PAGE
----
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J Periodontol. 2013 Apr;84(4):465-76. doi: 10.1902/jop.2012.120145. Epub 2012 May 21.

A systematic review of the use of growth factors in human periodontal regeneration.

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Periodontics, Melbourne Dental School, University of Melbourne, Melbourne, Victoria, Australia.



There is a large body of evidence using cells and animal models demonstrating the effectiveness of growth factors in periodontal regeneration. However, there appears to be minimal literature comparing the efficacy of growth factors in human periodontal regeneration compared to other techniques and procedures. Therefore, the aim of this study is to perform a systematic review of human studies using growth factors for periodontal regeneration and to compare the efficacy of these growth factors to other accepted techniques for periodontal regeneration.


An electronic and manual search based on agreed search phrases between the primary investigator and a secondary investigator was performed to identify the use of growth factors in periodontics for the literature review. The articles that were identified by this systematic review were analyzed in detail, which included the study of their inclusion and exclusion criteria, outcome measures determination and analysis, risk of bias, adverse events, and conclusions or inference of the efficacy of growth factors to the general population.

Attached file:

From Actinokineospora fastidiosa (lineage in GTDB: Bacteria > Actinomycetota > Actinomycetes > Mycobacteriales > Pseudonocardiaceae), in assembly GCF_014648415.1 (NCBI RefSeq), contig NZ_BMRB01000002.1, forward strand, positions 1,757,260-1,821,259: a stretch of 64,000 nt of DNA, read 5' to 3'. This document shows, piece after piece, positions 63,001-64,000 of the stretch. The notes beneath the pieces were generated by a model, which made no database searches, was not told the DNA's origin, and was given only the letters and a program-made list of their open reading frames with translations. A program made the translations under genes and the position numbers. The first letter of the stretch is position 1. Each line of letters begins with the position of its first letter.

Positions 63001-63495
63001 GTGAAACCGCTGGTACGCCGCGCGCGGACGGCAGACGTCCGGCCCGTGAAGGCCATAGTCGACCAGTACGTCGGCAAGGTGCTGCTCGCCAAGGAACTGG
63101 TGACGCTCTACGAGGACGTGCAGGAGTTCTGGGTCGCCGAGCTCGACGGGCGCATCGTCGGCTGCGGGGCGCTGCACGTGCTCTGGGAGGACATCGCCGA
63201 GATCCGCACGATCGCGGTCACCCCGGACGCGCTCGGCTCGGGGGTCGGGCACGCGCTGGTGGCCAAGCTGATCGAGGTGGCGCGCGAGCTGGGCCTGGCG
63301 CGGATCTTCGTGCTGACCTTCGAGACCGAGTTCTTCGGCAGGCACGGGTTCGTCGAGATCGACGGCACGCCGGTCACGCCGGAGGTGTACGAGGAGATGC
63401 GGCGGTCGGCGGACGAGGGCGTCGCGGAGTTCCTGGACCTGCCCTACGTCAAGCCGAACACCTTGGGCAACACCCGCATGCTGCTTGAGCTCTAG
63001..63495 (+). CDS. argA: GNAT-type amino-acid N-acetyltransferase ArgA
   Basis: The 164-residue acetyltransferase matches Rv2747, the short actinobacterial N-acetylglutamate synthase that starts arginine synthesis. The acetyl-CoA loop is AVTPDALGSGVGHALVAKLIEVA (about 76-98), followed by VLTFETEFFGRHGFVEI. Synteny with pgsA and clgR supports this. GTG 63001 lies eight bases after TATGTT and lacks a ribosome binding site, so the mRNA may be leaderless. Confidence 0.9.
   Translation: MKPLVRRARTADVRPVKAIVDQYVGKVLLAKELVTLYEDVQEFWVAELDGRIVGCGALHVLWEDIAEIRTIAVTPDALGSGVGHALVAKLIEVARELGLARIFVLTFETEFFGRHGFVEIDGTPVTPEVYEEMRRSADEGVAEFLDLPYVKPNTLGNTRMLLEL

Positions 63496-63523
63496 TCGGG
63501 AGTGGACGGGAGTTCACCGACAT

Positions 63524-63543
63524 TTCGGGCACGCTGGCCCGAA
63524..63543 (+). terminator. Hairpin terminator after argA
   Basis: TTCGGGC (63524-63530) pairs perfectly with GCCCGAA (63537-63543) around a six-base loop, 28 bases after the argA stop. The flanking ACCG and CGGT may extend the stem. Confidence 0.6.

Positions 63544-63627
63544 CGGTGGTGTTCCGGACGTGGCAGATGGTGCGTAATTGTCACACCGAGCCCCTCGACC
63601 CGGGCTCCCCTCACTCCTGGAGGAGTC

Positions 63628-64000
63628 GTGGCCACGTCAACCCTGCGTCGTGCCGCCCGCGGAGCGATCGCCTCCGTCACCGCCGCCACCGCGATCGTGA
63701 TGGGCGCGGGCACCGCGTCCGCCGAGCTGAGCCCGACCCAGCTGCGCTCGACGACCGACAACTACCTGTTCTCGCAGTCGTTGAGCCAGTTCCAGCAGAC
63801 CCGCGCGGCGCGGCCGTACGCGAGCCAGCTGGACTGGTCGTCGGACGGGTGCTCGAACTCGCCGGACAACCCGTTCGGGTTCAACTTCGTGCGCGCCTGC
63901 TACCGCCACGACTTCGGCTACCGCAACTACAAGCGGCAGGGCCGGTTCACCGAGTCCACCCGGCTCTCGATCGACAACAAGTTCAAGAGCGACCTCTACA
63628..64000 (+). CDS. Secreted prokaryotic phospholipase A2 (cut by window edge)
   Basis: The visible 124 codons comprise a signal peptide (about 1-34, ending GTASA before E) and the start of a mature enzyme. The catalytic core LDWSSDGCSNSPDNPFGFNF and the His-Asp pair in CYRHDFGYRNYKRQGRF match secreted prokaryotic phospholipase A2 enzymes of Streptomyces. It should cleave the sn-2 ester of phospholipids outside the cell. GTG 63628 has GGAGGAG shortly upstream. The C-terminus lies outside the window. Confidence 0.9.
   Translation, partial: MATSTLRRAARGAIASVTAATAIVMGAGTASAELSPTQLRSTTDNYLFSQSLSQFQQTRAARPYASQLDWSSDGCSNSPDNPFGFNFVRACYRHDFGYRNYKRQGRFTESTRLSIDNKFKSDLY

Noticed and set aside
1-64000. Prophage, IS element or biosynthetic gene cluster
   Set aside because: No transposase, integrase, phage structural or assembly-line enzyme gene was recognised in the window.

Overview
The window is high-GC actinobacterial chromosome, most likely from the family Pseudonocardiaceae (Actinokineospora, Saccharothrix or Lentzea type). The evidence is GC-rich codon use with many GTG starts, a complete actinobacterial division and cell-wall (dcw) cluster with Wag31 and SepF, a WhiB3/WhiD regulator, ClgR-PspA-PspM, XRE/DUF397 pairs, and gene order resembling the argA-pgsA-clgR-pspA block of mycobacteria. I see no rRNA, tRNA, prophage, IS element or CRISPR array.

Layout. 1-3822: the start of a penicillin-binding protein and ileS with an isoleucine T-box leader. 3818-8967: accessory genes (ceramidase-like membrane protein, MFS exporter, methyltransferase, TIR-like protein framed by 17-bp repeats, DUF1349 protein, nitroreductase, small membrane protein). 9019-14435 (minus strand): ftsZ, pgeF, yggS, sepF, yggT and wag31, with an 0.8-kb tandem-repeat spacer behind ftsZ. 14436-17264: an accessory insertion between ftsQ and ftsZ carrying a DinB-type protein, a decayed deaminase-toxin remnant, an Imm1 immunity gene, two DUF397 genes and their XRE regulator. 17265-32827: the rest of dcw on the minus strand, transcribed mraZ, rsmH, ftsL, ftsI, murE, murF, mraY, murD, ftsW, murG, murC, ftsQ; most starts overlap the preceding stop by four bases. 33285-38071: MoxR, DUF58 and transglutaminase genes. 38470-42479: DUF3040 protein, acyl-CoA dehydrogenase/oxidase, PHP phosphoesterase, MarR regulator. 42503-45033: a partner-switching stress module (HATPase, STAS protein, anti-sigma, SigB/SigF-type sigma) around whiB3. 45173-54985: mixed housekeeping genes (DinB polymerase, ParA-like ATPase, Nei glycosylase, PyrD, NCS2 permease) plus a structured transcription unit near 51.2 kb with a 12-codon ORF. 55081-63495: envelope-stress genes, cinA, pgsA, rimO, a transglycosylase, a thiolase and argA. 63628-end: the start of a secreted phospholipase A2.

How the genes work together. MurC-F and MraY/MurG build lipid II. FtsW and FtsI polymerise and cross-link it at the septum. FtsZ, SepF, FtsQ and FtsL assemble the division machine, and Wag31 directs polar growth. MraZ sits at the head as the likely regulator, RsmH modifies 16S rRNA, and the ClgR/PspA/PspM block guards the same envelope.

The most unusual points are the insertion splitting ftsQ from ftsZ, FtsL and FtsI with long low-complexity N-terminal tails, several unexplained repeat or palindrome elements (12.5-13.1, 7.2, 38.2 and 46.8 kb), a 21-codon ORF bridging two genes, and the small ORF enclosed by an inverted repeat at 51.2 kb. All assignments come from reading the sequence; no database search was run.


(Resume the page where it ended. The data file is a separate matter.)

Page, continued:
Five papers fulfilled the inclusion criteria. Two papers were identified that had sufficiently similar study design that a meta-analysis of their outcomes was possible. Most of the reported outcomes from the selected papers were descriptive. The articles demonstrated periodontal regeneration at least comparable to their respective positive controls, with only a couple of articles demonstrating significantly greater outcomes compared to their respective positive controls. Histologic evidence demonstrated greater periodontal regeneration when using growth factors compared to other regenerative techniques and an increased healing and bone maturation rate compared to other regenerative and bone augmentation techniques in these human studies.


Within the limits of this systematic review, the use of recombinant human platelet-derived growth factor-BB (rhPDGF-BB) led to greater clinical attachment level gain of ≈1 mm compared to an osteoconductive control, β-tricalcium phosphate (β-TCP). The use of rhPDGF-BB led to greater percentage bone fill of ≈40% compared to the osseoconductive control, β-TCP. Last, the use of rhPDGF-BB led to an increased rate of bone growth of ≈2 mm compared to the osseoconductive control, β-TCP.

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